No matter the community you identify with, giving back to it is crucial to the advancement of not only individuals but the group as a whole.
Just take time to ponder where African Americans would be without the civil rights movement, in which people advocated for justice for all rather than only for themselves. Many times, the sacrifices they made were not for the present but for future generations. “I may not get there with you,” said Dr. Martin Luther King Jr., the day before his death. “But I want you to know tonight that we, as a people, will get to the Promised Land.”
I believe history has taught us the imperative of remembering those who will come after us and the necessity of committing, even if only on a rare occasion, to improving their quality of life.
I grew up in foster care. Given the negative beliefs many people have about the foster care system, and the negative stereotypes often associated with it, it was very difficult to share my years of experience as a foster child. So I shied away from any involvement that would reveal that part of my life. A year ago, however, I decided to step out. At first, it was my focus on own well-being, and my need to overcome the shame I felt about my upbringing, that guided my decision to go public. But I quickly realized I had been wasting the opportunity to look out for the children who would walk a similar path. I became determined to speak out whenever I could, for their sake, because I knew how difficult it had been for me to speak out when I was younger.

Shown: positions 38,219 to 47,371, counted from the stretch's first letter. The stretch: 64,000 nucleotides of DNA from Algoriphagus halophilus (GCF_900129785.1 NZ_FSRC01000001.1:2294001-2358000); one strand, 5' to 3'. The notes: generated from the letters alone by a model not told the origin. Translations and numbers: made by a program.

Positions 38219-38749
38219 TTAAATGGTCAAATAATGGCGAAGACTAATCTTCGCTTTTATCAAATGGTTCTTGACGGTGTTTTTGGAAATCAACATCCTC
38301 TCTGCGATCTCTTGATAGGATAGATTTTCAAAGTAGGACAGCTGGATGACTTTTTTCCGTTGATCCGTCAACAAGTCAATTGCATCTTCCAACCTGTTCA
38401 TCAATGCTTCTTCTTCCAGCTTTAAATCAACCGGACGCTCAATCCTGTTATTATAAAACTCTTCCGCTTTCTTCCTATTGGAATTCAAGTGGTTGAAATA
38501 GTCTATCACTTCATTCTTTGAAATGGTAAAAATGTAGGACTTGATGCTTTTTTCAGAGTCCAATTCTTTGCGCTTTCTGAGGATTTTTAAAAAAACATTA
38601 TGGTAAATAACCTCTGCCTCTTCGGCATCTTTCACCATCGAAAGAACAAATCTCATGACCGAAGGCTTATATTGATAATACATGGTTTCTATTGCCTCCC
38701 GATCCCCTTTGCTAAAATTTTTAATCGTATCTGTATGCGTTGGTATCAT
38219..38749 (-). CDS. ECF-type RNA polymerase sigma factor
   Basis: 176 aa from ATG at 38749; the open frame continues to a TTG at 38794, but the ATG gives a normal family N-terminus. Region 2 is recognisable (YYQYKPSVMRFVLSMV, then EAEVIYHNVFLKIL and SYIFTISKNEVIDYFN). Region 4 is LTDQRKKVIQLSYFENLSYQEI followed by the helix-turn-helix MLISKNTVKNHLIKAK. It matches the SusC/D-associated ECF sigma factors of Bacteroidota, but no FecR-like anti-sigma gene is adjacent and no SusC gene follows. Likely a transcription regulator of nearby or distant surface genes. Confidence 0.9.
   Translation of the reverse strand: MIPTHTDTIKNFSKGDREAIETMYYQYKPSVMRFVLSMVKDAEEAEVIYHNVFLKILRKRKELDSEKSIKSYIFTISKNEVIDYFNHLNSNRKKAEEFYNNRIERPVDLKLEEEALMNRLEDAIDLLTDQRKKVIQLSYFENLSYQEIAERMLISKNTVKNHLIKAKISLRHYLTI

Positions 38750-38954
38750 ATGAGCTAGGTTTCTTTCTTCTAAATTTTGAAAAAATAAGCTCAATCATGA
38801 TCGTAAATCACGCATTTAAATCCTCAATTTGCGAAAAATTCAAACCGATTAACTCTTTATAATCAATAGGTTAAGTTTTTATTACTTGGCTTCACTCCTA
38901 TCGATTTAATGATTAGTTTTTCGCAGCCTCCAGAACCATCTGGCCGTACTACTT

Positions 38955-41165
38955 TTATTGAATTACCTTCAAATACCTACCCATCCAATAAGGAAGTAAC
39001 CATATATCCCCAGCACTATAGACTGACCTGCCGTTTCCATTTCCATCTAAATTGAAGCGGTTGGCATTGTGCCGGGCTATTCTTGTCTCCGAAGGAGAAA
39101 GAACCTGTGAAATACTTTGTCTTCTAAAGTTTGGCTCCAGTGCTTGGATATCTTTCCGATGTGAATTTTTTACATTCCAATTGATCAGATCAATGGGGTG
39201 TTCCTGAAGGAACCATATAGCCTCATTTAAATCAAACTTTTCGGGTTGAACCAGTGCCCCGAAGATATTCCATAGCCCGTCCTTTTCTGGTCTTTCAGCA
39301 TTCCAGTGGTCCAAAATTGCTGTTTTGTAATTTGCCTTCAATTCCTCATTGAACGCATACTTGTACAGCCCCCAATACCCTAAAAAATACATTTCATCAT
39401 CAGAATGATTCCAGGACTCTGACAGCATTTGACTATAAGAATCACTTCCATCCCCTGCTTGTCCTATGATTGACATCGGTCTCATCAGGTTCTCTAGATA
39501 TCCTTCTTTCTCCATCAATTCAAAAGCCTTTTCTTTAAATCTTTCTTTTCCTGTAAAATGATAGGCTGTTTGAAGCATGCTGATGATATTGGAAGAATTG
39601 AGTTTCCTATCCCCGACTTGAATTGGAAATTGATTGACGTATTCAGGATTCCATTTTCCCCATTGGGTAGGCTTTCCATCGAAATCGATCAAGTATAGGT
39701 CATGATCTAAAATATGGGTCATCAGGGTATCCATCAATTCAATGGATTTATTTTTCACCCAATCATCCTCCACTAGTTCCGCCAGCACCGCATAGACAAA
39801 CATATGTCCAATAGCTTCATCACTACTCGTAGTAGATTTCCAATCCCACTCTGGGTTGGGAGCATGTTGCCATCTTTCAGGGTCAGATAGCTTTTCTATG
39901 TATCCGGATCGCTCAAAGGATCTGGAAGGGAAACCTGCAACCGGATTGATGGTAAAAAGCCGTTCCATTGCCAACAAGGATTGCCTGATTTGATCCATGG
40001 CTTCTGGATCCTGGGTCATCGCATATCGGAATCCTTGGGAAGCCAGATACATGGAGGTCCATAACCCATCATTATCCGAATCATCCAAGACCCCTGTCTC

Sharing my childhood experiences brought me the chance to participate in the third annual Congressional Foster Youth Shadow Day in Washington, D.C., this past May. Although the event was a great opportunity to meet members of Congress and walk in the shoes of our own House representatives, all of the participants were there for a purpose we believed was greater than gaining personal exposure or moving toward career goals. The members of the Congressional Caucus on Foster Youth realized that the voices of foster youth resounded louder and affected legislators more than did their own voices. Therefore, it was our objective to share our views on the issues surrounding the foster care system and to suggest changes.
By being courageous and confident enough to speak as and on behalf of foster youth, we have become national advocates for those coming after us, and we are fulfilling what I believe is our cultural responsibility to ensure the success of others.
These recent experiences have taught me the power that public advocacy holds to transform my own life and others’. As members of the National Society of Black Engineers, each of us is likewise called. We must continue to transform the culture that shapes our communities and nurtures our youth, by being bold advocates for participation of blacks in engineering and other STEM fields. We must speak out, to increase the number.